A gory two-week siege in Palma, a port city on the northern end of the Mozambique Channel, rattled the region and drew calls for international intervention. The terror group Ansar al-Sunna (supporters of the tradition) claimed responsibility for the attack that left about 60 people dead, including children.
By April 4, Palma was back under government control, but the damage was severe.
“The population is returning, but they have nothing to eat because the terrorists have looted almost everything,” Agostinho Muthisse, a Mozambican military commander, told reporters in Palma.
The attack illustrates why security experts worry that the Mozambique Channel — a 1,600-kilometer-long waterway between Madagascar and East Africa that carries about 30% of global tanker traffic — is becoming a maritime security hot spot in the Western Indian Ocean.
Weak maritime security along the channel leaves important coastal cities in Mozambique and other countries, including Djibouti, Kenya, Tanzania, and island states such as Mauritius and the Seychelles, vulnerable to maritime threats. Ansar al-Sunna, which locals call al-Shabaab although it has no affiliation with the Somali-based group, also twice seized the strategic port town of Mocimboa da Praia, about 80 kilometers south of Palma, in 2017 and 2020.
The weak security also opens opportunities for terror groups to expand and fund their operations and disrupt huge gas projects. In the wake of the Palma attack, the energy company Total halted construction of a liquid natural gas site.
“The insurgency in Mozambique has the potential to destabilise Southern Africa and embolden Islamists throughout the region,” wrote Dr. David Brewster for the Indo-Pacific Strategy Series. “… Failure to contain the conflict will leave a vacuum for other actors to fill.”
Piracy, illegal fishing and smuggling operations have thrived on the channel for decades.
In recent years, the trade route has been used to smuggle heroin from Afghanistan down Africa’s coast to Mozambique, a major funding mechanism for insurgents. The heroin usually is then shipped to Europe and other areas, according to a report in The Interpreter, a site run by the Lowy Institute. Crystal methamphetamine produced in Afghanistan also is increasingly smuggled along the channel.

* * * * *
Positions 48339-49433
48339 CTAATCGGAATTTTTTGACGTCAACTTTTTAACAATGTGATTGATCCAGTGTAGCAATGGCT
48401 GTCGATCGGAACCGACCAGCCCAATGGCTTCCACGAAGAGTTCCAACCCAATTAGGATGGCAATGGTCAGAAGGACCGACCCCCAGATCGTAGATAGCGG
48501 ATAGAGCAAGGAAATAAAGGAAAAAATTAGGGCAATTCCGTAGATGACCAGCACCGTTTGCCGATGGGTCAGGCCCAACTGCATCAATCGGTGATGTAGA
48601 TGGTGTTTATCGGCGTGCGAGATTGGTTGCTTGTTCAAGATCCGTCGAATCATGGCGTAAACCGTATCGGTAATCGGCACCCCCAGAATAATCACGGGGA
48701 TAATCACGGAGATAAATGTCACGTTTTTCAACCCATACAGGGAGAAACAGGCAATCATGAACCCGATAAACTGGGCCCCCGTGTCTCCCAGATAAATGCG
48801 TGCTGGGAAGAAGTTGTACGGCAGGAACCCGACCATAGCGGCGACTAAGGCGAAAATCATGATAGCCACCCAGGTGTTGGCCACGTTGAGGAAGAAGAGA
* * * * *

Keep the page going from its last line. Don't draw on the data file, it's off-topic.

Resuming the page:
Groups drawn from Muslim communities on Africa’s east coast started the insurgency in 2017. Since then, observers say insurgents in Cabo Delgado have shown greater proficiency in carrying out maritime attacks.
Piracy concerns led Mozambique to accept security assistance from other countries, including the South African Navy, which has combated maritime security threats in the channel since 2011.
Days before the attack in Palma, the South African Navy announced plans to increase anti-piracy patrols in the channel until March 2023, according to South Africa’s Sunday Times newspaper. The U.S. government also has deployed special operations forces to Mozambique to train its Marines in anti-terrorism techniques.
Mozambique is negotiating with France, other European nations and India about possible military support, including marine patrols.
“We can come up with as many solutions and recommendations as we want,” security analyst Jasmine Opperman said last year during a webinar on maritime security hosted by the Institute for Security Studies Africa. “It is a regional risk, there is no denial, but this is a Mozambican problem that needs a Mozambican solution.”
Since 2017, terror groups in northern Mozambique have launched more than 800 attacks, resulting in at least 2,600 deaths and the displacement of more than 600,000 people.
Opperman has argued that it is well past the time to face the problem, telling South Africa’s Eyewitness News that the entire region “should have been concerned” about the insurgency in Mozambique “long ago, to be quite frank.”
“What has happened in Mozambique is merely another indication on how sophisticated the insurgents have become, how brazen they have become to move so close to the [natural gas] site” near Palma, Opperman said. “It is an insurgency that cannot be viewed, and must not be regarded and underplayed, as not only a risk to Mozambique but also the region.”